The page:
The validity of world class business criteria across developed and developing countries
- Authors: Parker, Andre John
- Date: 2008-06-26T08:57:19Z
- Subjects: Organizational change , Industrial management , Business enterprises , Business planning , Leadership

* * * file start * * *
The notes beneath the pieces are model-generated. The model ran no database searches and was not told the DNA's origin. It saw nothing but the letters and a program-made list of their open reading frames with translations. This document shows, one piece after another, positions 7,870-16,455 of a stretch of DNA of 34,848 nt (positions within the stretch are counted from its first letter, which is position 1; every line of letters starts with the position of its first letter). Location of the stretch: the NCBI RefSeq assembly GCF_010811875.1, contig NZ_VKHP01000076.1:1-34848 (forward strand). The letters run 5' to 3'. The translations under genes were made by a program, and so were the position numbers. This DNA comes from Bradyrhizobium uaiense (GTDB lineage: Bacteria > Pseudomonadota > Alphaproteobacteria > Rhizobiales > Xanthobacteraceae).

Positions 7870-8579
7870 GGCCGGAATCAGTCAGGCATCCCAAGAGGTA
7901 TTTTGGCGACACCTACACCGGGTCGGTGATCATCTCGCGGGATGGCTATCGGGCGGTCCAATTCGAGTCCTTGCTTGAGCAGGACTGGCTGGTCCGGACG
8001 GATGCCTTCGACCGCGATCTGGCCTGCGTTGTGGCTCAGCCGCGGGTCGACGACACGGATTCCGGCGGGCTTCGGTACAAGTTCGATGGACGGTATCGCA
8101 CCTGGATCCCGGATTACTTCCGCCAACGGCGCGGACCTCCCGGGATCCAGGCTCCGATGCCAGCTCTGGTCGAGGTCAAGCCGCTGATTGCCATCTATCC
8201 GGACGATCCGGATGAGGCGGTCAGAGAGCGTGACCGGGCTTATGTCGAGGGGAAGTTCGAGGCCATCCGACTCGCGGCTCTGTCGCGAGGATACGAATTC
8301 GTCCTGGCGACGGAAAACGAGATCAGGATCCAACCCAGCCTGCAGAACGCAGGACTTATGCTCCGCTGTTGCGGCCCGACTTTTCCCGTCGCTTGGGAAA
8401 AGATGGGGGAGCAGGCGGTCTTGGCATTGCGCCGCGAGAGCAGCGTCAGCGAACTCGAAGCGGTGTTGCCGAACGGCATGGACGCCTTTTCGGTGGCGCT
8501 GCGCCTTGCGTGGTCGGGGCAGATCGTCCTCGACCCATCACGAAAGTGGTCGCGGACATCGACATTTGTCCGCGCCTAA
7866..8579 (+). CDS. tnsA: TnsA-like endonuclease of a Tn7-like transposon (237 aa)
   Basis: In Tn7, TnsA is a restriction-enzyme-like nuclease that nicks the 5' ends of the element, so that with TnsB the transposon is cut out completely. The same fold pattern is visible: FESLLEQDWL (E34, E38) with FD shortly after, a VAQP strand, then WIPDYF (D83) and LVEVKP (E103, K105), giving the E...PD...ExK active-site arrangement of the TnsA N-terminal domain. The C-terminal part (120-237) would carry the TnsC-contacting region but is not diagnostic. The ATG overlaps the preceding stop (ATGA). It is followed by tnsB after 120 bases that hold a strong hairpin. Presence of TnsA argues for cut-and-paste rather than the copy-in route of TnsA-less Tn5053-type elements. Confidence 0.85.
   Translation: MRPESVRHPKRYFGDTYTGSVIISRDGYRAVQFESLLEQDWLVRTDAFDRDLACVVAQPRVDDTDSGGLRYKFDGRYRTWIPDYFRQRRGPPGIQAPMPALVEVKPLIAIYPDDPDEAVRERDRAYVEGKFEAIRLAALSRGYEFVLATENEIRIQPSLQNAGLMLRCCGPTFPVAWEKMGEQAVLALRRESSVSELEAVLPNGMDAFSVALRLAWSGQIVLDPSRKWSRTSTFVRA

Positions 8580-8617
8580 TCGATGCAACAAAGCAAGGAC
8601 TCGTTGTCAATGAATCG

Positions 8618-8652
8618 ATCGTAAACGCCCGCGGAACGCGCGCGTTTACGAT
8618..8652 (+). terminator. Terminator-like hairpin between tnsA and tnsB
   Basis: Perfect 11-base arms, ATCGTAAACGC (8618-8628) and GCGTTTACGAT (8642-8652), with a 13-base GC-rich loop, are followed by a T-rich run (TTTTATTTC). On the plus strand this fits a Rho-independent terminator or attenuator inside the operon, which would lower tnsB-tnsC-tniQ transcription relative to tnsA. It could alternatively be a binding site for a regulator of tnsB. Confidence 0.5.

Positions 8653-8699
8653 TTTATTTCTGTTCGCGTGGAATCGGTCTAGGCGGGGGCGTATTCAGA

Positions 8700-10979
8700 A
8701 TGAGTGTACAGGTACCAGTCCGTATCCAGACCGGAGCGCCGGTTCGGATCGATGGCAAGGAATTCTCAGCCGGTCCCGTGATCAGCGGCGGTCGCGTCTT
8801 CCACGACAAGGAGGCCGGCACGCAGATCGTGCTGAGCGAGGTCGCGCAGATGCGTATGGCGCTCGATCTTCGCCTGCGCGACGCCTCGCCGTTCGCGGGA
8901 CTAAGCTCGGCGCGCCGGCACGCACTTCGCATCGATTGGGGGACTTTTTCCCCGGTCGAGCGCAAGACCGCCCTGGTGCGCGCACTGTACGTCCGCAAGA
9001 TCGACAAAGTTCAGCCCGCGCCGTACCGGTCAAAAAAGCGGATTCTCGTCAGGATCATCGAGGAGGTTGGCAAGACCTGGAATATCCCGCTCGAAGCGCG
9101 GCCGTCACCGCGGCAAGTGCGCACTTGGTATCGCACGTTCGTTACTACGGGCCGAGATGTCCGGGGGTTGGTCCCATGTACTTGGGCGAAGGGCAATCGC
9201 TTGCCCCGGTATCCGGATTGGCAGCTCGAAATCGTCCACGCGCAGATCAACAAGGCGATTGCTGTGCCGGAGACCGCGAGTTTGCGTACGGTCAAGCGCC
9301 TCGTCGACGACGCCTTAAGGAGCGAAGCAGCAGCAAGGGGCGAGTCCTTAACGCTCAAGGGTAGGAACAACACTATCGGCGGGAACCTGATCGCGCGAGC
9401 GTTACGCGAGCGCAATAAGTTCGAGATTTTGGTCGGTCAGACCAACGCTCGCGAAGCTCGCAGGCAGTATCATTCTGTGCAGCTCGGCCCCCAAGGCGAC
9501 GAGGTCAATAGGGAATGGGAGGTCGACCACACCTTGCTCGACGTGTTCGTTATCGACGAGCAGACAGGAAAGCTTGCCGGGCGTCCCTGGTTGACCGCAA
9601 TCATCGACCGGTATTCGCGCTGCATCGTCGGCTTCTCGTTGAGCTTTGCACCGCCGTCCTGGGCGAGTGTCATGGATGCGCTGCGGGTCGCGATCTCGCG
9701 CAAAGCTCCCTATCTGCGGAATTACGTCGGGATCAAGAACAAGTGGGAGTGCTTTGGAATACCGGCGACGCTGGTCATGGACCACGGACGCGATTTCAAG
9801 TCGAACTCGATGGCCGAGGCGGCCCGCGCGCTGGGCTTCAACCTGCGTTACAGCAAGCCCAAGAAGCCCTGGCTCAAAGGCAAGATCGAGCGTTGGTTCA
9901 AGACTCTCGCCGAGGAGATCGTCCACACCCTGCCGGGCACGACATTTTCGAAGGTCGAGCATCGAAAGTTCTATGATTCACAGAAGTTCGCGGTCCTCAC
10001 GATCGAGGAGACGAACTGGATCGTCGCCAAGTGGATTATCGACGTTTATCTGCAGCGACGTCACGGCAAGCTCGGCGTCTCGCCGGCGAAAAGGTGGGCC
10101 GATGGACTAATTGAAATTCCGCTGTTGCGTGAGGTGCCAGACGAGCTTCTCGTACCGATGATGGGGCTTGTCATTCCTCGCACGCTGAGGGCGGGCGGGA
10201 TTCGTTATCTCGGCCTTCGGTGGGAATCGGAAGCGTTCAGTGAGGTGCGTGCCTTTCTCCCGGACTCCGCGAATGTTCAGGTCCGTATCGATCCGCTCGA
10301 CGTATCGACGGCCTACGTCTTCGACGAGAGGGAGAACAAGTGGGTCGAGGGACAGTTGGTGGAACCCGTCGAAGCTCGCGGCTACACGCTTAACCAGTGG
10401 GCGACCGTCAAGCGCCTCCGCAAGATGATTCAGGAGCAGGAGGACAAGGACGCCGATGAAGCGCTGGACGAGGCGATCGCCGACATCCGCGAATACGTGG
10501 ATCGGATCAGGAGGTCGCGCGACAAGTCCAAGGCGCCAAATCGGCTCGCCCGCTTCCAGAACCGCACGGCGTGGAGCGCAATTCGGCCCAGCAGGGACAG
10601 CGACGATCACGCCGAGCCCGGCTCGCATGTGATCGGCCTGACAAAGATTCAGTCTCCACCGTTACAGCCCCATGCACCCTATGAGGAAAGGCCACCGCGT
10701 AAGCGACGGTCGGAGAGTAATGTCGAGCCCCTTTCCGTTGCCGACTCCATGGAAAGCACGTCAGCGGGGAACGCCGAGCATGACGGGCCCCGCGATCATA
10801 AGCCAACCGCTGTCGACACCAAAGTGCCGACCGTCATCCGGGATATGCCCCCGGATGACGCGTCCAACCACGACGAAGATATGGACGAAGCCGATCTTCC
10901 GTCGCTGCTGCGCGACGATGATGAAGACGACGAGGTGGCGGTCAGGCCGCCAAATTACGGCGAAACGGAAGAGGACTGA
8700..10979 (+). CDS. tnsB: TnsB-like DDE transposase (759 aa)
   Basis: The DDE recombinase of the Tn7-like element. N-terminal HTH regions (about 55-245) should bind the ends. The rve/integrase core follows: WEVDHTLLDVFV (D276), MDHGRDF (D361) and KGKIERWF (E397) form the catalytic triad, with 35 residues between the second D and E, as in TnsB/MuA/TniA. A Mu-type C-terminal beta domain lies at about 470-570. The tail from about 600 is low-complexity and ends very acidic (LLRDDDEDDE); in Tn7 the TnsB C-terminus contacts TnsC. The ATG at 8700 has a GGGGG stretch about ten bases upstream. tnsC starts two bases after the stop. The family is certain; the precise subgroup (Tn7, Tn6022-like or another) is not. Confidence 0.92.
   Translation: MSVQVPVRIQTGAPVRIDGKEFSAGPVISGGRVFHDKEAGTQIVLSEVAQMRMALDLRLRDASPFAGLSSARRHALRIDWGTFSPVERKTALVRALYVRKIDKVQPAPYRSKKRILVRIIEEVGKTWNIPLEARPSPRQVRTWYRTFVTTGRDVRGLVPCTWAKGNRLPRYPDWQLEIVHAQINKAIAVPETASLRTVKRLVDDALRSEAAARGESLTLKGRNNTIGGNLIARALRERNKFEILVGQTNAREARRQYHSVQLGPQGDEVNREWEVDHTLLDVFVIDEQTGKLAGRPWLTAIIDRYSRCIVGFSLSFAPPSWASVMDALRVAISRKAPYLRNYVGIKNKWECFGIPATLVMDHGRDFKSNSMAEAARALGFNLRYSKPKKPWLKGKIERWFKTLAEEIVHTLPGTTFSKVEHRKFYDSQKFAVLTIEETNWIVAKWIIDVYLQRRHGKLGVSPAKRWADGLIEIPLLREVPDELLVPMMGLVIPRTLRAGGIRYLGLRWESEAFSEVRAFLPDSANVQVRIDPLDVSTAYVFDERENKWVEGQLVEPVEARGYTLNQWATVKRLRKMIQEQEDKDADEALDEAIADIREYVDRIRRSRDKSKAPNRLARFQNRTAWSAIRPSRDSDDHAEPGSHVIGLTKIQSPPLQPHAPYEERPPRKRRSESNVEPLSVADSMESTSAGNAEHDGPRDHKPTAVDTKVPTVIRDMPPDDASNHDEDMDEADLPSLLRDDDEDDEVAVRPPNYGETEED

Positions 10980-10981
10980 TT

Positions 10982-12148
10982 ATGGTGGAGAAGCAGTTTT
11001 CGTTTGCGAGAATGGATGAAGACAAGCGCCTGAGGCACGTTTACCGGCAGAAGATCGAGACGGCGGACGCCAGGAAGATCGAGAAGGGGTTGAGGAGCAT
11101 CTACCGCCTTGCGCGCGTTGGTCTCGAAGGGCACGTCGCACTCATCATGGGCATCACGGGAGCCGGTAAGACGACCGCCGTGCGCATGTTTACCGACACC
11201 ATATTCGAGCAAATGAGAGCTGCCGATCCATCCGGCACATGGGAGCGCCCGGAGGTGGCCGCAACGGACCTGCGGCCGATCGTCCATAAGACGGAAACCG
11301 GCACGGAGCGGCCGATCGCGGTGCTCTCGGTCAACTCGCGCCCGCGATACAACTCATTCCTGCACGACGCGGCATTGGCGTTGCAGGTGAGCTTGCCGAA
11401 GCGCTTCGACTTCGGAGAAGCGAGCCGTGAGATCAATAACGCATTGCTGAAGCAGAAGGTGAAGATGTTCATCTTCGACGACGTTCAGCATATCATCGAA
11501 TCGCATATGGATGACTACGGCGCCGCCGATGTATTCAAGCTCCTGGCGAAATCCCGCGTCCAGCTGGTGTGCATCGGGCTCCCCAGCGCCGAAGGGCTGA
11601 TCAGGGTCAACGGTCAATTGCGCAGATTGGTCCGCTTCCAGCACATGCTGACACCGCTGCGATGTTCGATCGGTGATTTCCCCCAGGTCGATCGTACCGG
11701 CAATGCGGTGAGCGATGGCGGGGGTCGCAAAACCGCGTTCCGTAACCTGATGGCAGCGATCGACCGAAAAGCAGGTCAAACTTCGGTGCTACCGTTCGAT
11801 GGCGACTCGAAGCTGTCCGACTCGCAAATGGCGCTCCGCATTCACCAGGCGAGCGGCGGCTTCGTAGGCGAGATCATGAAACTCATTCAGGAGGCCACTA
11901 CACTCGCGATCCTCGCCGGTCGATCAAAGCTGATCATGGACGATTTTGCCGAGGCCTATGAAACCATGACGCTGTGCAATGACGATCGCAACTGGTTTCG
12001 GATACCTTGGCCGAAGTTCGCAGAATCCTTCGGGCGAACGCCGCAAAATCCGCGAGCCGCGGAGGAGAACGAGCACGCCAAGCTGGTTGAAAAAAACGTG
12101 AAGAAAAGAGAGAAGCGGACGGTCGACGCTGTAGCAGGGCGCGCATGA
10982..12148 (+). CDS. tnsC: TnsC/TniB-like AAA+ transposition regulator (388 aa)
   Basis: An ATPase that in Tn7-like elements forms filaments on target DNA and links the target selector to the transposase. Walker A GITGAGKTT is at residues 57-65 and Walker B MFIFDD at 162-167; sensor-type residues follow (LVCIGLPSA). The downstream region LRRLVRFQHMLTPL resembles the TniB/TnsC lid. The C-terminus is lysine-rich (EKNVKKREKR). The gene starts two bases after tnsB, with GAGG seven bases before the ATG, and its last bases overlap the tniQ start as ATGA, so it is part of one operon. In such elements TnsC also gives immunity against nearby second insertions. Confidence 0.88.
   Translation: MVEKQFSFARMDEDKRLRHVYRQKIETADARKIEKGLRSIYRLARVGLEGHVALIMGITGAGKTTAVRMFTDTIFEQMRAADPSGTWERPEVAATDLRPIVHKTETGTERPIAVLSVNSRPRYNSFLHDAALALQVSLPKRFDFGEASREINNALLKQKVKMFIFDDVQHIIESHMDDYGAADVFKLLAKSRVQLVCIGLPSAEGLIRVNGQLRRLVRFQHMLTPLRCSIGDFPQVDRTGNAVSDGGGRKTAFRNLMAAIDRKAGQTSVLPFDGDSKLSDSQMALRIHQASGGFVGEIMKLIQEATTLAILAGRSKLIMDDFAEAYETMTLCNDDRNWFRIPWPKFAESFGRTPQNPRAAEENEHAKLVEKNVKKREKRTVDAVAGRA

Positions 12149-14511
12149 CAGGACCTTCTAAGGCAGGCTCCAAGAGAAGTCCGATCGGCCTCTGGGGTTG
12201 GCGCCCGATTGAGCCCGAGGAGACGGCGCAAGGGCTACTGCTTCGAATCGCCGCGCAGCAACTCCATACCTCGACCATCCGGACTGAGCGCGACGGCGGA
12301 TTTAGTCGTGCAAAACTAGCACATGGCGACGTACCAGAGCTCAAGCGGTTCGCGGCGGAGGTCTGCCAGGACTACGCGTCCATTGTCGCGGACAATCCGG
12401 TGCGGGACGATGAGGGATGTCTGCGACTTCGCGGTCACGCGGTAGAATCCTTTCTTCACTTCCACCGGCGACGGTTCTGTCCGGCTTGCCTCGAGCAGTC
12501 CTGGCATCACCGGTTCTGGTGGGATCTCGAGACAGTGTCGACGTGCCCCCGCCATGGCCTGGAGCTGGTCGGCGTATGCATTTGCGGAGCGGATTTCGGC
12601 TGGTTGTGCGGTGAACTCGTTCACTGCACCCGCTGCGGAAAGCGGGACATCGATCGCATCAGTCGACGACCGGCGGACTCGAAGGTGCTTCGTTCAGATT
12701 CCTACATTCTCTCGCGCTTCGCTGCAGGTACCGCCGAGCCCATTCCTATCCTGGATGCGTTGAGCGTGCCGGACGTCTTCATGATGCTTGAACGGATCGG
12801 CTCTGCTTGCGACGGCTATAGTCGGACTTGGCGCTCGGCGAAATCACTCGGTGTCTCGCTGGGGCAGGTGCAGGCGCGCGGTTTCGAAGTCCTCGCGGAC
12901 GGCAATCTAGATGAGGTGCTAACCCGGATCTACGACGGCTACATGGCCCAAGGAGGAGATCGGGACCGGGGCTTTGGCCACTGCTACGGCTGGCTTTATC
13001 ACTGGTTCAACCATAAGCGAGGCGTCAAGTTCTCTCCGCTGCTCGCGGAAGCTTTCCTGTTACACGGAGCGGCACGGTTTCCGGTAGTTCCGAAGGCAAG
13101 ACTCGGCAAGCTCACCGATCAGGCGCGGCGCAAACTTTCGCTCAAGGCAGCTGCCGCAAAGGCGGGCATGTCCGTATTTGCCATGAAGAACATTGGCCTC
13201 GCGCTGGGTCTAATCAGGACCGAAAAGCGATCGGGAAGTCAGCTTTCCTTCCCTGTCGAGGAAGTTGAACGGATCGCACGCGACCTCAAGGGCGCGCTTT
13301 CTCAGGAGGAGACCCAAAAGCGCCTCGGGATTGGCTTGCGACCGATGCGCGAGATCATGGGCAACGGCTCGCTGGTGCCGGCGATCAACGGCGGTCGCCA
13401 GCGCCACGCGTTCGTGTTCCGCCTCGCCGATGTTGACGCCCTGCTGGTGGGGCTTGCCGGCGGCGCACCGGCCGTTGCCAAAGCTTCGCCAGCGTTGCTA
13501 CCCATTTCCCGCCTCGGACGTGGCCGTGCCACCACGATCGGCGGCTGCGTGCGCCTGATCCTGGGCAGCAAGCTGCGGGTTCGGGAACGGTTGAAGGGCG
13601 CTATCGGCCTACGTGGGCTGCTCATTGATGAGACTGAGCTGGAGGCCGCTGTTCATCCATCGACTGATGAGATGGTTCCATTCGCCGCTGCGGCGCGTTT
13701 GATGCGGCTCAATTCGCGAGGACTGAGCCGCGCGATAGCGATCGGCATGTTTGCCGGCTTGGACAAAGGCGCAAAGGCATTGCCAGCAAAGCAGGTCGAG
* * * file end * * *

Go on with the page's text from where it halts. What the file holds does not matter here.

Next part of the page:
- Type: Thesis
- Identifier: uj:9953 , http://hdl.handle.net/10210/734